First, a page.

The "Moral Adoption" of Hiroshima’s A-bomb Orphans, Part I 
Feb. 1, 2009
Children move toward independence after graduating from junior high school
by Akira Tashiro and Masami Nishimoto, Staff Reporters
“September 8th is a very important day for Japan. So far, Japan has been fine with the support of America. Now, Japan has to support itself well as an independent country. And people in Japan have to join hands and get along with people all over the world. We also have to turn over a new leaf and try hard with ardent hopes to make our way for the future.” [By a second-year junior high school student, on September 13, 1951]
A 13-year-old boy at the Hiroshima War Orphans Foster Home infused his letter with enthusiasm, linking the new start for postwar Japan with preparations for his own independence as a young man. On September 8, 1951 (in Japan, September 9), the Treaty of Peace with Japan was signed in San Francisco. Japan concluded the agreement with 48 other nations, including the United States and the United Kingdom.
Another boy expressed his determination to his American mother:
“Now, Japan has to stand on its own feet. I’ll also try to do anything on my own initiative. I’m making an effort to write a letter to you in English.” [By a second-year junior high school student, on May 19, 1952]
“We watched the Peace Conference proceedings that took place in San Francisco on our television set. We were very much impressed. America and Japan can work together once again to make a happy world. I hope you will visit America and get to know more about our country. We also want to visit Japan to see you.” [By a housewife, on February 10, 1952]
The normalization of relations between Japan and the U.S. was about to provide a turning point for the relationships of the moral parents and their adopted children. The Immigration and Nationality Act took effect in the U.S. in June 1952, enabling Japanese people to emigrate to the U.S. and become naturalized citizens under certain conditions. Legal adoption, which was advocated at the time the moral adoption campaign was proposed, began to seem possible. A widow wrote to her Japanese son in an excited tone:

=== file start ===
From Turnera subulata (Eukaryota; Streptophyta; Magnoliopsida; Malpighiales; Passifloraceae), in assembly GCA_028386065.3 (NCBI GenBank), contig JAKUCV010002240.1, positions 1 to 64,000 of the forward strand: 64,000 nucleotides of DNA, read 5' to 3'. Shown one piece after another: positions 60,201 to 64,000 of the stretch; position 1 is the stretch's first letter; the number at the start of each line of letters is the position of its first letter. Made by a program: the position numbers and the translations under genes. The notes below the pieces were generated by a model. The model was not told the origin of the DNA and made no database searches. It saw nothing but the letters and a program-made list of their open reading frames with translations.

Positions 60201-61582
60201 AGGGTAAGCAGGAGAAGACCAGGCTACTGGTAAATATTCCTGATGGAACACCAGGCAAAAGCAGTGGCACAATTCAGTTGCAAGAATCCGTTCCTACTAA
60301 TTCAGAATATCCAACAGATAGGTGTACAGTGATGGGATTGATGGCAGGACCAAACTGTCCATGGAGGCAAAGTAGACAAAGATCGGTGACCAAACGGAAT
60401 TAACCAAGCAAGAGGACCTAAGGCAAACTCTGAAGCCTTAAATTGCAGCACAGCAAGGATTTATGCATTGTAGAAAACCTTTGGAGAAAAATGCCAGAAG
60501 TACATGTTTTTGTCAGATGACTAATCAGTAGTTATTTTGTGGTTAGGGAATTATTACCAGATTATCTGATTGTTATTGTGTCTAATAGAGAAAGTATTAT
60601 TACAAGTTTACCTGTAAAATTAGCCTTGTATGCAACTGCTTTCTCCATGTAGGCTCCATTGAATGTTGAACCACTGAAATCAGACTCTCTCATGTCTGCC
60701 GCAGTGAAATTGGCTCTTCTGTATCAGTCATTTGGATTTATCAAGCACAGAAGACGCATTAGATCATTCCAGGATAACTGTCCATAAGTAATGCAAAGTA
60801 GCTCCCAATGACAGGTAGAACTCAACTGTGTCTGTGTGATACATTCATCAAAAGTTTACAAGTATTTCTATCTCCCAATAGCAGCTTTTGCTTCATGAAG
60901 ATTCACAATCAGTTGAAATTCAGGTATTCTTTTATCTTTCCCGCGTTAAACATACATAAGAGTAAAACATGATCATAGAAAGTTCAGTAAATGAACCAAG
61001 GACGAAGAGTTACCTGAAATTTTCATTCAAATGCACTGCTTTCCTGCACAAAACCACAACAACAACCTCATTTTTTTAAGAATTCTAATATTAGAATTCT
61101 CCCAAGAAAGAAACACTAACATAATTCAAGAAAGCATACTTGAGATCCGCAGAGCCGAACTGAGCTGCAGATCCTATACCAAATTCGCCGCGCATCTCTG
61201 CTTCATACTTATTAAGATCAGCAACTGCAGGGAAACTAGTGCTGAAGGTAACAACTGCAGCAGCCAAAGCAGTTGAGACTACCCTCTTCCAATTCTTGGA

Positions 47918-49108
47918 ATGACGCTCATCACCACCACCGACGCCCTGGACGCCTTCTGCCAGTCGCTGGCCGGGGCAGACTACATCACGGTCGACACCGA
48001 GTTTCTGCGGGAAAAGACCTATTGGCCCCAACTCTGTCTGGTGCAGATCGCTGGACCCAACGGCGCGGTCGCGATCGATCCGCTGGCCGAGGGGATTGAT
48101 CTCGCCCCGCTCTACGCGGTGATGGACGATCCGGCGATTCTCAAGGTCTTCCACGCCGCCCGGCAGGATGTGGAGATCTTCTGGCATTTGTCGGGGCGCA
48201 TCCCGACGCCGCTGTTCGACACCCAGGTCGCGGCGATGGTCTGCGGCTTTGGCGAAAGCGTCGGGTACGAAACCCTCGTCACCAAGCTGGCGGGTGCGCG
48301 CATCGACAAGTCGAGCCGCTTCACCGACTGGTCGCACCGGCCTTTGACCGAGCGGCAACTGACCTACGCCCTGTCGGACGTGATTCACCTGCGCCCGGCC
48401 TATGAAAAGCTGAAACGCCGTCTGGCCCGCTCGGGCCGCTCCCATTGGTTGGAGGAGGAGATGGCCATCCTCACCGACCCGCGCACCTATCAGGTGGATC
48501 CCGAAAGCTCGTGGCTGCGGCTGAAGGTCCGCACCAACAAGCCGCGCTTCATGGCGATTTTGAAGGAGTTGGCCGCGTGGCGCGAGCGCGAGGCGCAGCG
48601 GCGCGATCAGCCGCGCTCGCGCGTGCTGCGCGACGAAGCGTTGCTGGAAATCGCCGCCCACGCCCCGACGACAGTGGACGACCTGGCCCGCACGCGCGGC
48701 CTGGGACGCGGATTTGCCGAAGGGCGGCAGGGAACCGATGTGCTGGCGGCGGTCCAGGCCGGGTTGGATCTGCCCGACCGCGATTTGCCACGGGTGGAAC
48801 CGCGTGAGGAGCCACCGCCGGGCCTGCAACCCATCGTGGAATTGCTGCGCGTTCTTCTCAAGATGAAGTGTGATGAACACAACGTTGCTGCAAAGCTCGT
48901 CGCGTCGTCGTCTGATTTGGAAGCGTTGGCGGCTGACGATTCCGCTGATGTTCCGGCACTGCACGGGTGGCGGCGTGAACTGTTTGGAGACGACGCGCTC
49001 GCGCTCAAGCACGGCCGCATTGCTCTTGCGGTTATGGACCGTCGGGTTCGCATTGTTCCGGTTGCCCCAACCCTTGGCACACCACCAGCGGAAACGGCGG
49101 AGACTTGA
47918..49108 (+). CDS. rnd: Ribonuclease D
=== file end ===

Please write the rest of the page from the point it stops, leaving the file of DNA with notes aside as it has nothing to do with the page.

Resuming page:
“My dear son, I love the cherry blossoms along the Potomac River in Washington, D.C., which represent eternal friendship between America and Japan. I hope you can come to America. If I were able, I would arrange it so you could.” [On June 6, 1952]
In line with the original plan, the U.S. Hiroshima Peace Center Association, which had served as intermediary between the moral parents and adopted children, now encouraged the moral parents to legally adopt the children and provide for them. However, some of the moral parents were faced with hardships of their own. This letter was addressed to the late Sadako Yamashita, director of the Hiroshima War Orphans Foster Home:
“May I tell you that, recently, the person who seems to be managing the orphan project made the suggestion that the orphans be brought to America by their moral, adopted parents. However, I am 76 years old and have a heart ailment while my husband is 84. We might like to consider it if we were younger. I have written the project, asking them to let me know what part of my pledge for $30 a year for ten years is still due. I plan to send this money to the project so my adopted child can be supported at least through high school.” [November 13, 1952]
In August 1945, most of the adopted children were of elementary school age, in the third grade or above, and had been evacuated to rural areas outside the city of Hiroshima. By the end of the occupation period, the children at the Hiroshima War Orphans Foster Home had reached an important crossroads: their graduation from junior high school.
“How is your school life? What do you want to do in the future? Are you going to college? Please tell me if you have already made up your mind. Practice sports and study as hard as you can. These experiences will surely help you in the future.” [By a priest, on November 13, 1951]
How did his adopted son, who was about to graduate from junior high school, perceive this encouragement from his moral father? The next spring, when these children were 15, many of them, apart from the few who had seized the chance to enter high school, began following a solitary path toward independence whether they cared to or not.
Evacuation of children
From April through July 1945, elementary schools in the city of Hiroshima organized group evacuations for their students, taking them to temples and other sites in seven districts in Hiroshima Prefecture, including the Saeki, Yamagata, and Takata Districts. According to the fourth volume of the Record of the Hiroshima A-bomb Disaster, the number of children involved in these evacuations reached 8,365.
(Originally published on July 19, 1988)